ENTER: REV. ROBERT MALTHUS A sad chapter in GB, and world history, was the credence given by Industrialists of the Industrial revolution to the socio-economic theories of Rev. Robert Malthus.(1766- 1834). He was the 7th son of a well-to-do family who became a cleric, and was reputed to be a great orator despite a hereditary harelip condition. Said Malthus: “Yet, in all societies, even those that are most vicious, the tendency to a virtuous attachment is so strong that there is a constant effort towards an increase of population. This constant effort as constantly tends to subject the lower classes of the society to distress and to prevent any great permanent amelioration of their condition”. Malthus argued in his Essay (1798) that population growth generally expanded in times and in regions of plenty, until the size of the population relative to the primary resources caused distress, often interpreted as: “Give the lower classes enough to eat, and they will reproduce until they outstrip the land’s resources; so it is best they be kept too tired and hungry to be amorous”. Apparently, Industrialists everywhere agreed with Malthus that it was beneficial for the working class to be kept over-worked, and underfed – “for their own good”. Malthus’ thinking lost credence among his peers long before his death (one supposes it was not longer “politically correct”); Even so, American Industrialists J.D. Rockefeller, and others in America, evidently adopted Malthus’ thinking, and mistreated/ overworked their workers – But not for long! It should be noted that such a philosophy toward workers has been was independently pursued by many others, including Mao Tse Tung, and that Malthusian thinking still echoes in the ranks of Conservative politicians in the USA today. IT IS CLEAR TO ME THEY SEE THE CURRENT WAGE DISPARITY AS NECESSARY TO THEIR DOMINANCE AND PERSONAL PROFIT. Thinking prevails, and not for naught, that power and privilege still abounds in America.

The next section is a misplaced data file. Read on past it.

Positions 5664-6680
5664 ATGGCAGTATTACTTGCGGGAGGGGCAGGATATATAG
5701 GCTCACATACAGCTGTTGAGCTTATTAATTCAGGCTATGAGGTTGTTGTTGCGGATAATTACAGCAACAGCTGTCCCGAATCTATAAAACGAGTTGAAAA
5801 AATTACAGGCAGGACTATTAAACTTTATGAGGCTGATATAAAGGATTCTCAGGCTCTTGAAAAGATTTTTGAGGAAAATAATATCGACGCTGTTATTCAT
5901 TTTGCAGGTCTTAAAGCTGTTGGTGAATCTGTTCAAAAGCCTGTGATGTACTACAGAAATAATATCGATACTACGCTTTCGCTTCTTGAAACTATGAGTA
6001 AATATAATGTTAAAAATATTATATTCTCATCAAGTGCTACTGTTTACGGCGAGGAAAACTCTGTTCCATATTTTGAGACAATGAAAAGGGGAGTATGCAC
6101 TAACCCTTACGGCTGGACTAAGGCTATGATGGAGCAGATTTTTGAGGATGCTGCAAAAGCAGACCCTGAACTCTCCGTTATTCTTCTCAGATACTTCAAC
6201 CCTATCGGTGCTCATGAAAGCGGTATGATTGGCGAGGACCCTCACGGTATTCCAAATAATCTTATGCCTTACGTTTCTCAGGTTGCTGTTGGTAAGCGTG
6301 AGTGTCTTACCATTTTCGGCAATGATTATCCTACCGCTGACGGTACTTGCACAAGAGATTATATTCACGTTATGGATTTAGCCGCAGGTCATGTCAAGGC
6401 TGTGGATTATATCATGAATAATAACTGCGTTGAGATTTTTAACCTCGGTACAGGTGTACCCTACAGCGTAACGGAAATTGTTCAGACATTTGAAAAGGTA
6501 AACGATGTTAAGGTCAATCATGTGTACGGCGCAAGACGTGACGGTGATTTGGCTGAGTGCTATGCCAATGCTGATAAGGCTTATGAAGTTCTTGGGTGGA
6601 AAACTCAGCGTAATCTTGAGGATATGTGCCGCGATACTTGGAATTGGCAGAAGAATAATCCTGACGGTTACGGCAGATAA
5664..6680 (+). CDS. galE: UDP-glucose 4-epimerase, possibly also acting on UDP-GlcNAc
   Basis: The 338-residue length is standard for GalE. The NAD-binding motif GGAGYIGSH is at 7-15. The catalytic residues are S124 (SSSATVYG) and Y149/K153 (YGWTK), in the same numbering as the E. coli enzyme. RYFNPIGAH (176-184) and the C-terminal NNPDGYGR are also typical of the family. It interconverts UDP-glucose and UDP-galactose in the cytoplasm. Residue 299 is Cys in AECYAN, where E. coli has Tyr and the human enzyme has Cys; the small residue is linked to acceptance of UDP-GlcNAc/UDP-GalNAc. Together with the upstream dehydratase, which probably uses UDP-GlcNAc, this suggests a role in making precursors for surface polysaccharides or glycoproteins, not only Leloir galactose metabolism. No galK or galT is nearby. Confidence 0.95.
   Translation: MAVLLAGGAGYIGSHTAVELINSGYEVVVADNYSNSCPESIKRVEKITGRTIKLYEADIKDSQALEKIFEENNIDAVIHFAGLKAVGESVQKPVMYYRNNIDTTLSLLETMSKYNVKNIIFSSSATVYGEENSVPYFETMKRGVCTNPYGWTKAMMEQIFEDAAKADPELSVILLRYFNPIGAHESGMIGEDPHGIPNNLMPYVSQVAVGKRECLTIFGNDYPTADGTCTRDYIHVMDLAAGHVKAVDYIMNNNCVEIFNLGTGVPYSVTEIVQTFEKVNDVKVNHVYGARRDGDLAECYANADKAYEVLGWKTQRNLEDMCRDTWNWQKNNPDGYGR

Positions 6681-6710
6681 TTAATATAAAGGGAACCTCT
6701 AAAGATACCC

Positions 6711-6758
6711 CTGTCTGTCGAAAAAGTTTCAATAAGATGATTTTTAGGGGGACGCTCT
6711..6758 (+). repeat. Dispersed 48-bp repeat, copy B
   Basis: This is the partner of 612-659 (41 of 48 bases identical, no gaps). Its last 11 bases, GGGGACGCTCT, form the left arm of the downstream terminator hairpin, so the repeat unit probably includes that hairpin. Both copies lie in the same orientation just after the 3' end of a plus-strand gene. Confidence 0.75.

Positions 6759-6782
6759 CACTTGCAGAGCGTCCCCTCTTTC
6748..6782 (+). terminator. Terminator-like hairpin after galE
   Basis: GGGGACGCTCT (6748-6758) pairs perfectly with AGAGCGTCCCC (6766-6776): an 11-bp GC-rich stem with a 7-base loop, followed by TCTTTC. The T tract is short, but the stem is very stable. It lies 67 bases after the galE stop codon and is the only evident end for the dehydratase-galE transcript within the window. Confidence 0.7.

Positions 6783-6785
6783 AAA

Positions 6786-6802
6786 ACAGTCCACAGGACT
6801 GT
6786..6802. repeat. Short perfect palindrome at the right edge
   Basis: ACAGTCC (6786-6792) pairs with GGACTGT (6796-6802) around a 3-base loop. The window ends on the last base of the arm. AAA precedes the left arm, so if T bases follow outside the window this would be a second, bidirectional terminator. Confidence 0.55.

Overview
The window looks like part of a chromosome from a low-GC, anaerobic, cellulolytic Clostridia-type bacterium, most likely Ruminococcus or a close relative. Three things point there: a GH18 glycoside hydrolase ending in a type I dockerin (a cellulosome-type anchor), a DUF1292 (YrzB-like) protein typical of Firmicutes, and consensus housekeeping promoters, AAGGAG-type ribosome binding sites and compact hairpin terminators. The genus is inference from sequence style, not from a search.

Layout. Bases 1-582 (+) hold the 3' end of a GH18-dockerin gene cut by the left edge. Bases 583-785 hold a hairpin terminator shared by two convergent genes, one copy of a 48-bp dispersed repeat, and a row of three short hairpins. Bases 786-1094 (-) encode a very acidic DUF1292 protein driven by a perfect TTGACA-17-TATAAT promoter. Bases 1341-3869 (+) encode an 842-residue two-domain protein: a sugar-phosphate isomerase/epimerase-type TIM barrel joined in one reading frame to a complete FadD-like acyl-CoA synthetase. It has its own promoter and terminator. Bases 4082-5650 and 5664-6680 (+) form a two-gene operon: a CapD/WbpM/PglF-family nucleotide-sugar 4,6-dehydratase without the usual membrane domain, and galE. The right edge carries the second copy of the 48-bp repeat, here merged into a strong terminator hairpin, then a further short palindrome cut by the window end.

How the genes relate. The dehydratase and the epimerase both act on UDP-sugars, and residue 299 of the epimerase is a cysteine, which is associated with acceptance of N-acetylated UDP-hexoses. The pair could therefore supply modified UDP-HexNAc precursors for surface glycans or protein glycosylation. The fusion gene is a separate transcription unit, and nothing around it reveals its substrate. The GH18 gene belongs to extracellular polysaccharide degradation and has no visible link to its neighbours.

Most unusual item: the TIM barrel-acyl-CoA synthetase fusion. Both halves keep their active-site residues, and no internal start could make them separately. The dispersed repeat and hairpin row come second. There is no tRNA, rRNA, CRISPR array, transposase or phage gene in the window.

GETTING BACK TO “KILLER POLLUTION” It may be argued that London saw worse coal air pollution during the Industrial revolution, but that in no way benefits now highly industrialized London. In truth, today’s killer pollution is in many ways more toxic than any seen in GB before. It is dogmatic, that while all air pollution blows somewhere, it almost always affects most direly those who produce it. That takes us back to the citizens of London current preoccupation; specially, regarding their children and those with respiratory impairments. The comments by leading British authorities regarding steps to take to mitigate the smog damage to human health should resonate among those cities afflicted by similar smog conditions. Oh yes! There are too many to count. Let us all take counsel, and look for ways to cease/desist coal burning and limit petrol burning as well. It is killing us. There are technical advances looming that could eliminate fossil fuel burning in the future. We must steel ourselves, and our children, to survive until that brave new world arrives. Let’s hang in there! That is what we do in Texas too.

Edward Oliver Gonzalez (gonzedo)

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April 3, 2014 at 9:35 PM Comments (2)